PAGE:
Environmental and Occupational Health

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PHOTO: Farmworker in cranberry field There are numerous barriers to recognizing and treating environmental and occupational health (EOH) problems at the primary care setting. Some of the underlying reasons are the limited EOH training front line providers receive as well as institutional challenges that prevent clinicians from adequately addressing EOH problems. For migrant farmworkers and other vulnerable populations working in hazardous occupations such as construction, an occupational injury or exposure is often the reason for first point of contact with the health care system, underscoring the need to begin addressing EOH concerns at the primary care level.

Since its inception, MCN has worked to eliminate health disparities among migrant and seasonal farmworkers.  In particular, MCN focuses on occupational health disparities, as the work and lifestyle that accompanies this vulnerable population places migrants at higher risk for injuries and other health problems.  MCN assists frontline providers to integrate occupational and environmental health practices into primary care to strengthen the quality of care and meet the unique healthcare needs of the migrant population. MCN recognizes that migrant clinicians, like the majority of primary healthcare providers, generally do not bring an occupational and environmental health perspective to their work.  Yet they are serving workers employed in high risk occupations.  Given the competing demands and severe time constraints in a primary care setting, healthcare providers struggle with ways to incorporate occupational medicine practices into their day to day efforts if they include them all.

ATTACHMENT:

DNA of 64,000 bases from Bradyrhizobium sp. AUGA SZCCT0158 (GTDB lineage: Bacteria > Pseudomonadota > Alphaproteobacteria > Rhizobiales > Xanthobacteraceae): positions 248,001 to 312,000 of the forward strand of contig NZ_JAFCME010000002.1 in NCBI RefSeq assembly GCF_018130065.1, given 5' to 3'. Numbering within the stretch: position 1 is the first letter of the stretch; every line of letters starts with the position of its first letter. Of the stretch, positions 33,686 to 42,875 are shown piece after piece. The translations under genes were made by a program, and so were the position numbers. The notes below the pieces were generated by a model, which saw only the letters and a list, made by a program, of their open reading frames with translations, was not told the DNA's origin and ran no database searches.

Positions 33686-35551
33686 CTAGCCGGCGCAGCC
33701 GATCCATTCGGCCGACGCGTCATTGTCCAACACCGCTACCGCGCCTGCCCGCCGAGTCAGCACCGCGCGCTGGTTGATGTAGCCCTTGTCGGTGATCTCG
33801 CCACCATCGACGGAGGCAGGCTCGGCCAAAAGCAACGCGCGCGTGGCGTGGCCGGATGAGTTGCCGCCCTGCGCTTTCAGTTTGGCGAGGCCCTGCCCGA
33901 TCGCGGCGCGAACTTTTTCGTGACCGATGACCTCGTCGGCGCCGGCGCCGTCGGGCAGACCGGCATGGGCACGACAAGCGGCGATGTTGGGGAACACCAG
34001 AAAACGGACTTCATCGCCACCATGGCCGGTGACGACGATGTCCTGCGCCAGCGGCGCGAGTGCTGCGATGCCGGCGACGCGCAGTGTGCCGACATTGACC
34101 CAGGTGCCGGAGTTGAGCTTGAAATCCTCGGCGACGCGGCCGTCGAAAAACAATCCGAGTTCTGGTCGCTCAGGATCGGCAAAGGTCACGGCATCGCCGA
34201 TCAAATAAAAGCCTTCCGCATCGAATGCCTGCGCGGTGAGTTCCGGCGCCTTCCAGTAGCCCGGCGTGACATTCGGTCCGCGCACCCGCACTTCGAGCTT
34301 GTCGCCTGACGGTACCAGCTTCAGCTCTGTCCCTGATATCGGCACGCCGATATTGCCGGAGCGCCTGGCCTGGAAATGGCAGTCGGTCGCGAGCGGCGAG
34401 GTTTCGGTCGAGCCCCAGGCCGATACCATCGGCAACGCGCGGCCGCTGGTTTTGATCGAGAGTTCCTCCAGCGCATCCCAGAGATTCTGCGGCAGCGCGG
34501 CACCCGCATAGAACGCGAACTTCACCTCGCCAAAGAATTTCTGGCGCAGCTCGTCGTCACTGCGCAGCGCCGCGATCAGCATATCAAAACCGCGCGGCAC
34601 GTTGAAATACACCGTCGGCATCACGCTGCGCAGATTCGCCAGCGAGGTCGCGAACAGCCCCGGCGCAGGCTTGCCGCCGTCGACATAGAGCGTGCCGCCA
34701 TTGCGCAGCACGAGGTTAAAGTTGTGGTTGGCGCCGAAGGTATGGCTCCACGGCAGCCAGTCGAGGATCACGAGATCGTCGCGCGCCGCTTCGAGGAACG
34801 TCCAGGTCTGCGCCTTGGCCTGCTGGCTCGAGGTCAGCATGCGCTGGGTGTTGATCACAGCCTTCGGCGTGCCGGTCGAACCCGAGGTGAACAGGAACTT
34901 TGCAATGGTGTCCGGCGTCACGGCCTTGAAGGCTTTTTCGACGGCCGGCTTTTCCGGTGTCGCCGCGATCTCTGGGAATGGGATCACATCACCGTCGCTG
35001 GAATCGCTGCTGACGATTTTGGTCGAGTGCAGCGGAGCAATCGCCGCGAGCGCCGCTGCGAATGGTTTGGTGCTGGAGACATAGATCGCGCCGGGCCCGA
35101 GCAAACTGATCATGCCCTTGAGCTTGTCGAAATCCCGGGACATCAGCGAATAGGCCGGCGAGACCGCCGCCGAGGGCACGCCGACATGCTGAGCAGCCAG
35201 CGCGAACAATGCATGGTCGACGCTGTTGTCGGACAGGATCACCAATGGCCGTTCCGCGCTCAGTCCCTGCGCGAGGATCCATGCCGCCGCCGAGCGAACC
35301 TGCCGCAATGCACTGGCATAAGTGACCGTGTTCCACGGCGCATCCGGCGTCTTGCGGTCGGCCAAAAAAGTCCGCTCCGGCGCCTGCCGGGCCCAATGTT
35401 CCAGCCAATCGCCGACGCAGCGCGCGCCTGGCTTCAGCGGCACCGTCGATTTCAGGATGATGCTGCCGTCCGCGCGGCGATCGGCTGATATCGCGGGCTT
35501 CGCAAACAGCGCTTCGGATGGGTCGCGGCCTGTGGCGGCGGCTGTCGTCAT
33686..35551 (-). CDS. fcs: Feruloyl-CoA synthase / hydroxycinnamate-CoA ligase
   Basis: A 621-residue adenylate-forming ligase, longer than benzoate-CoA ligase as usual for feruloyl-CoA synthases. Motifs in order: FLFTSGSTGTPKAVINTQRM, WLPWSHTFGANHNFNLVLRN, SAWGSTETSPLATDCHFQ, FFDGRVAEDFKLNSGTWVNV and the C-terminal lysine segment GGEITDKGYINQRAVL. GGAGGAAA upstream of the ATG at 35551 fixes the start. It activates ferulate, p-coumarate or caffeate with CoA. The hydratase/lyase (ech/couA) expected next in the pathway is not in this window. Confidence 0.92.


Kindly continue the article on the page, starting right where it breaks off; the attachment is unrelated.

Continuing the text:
For more information on MCN's response to environmental and occupational challenges in primary care, visit  MCN's Environmental and Occupational Health Initiative webpage.

For questions about MCN's Environmental and Occupational Health Initiative, please contact Amy Liebman.

**MCN’s EOH efforts are largely supported through cooperative agreements with the US Environmental Protection Agency as part of their National Strategies for Health Care Providers: Pesticide Initiative. The conclusions and opinions expressed herein are those of MCN and do not necessarily reflect the positions and policies of the U.S. EPA.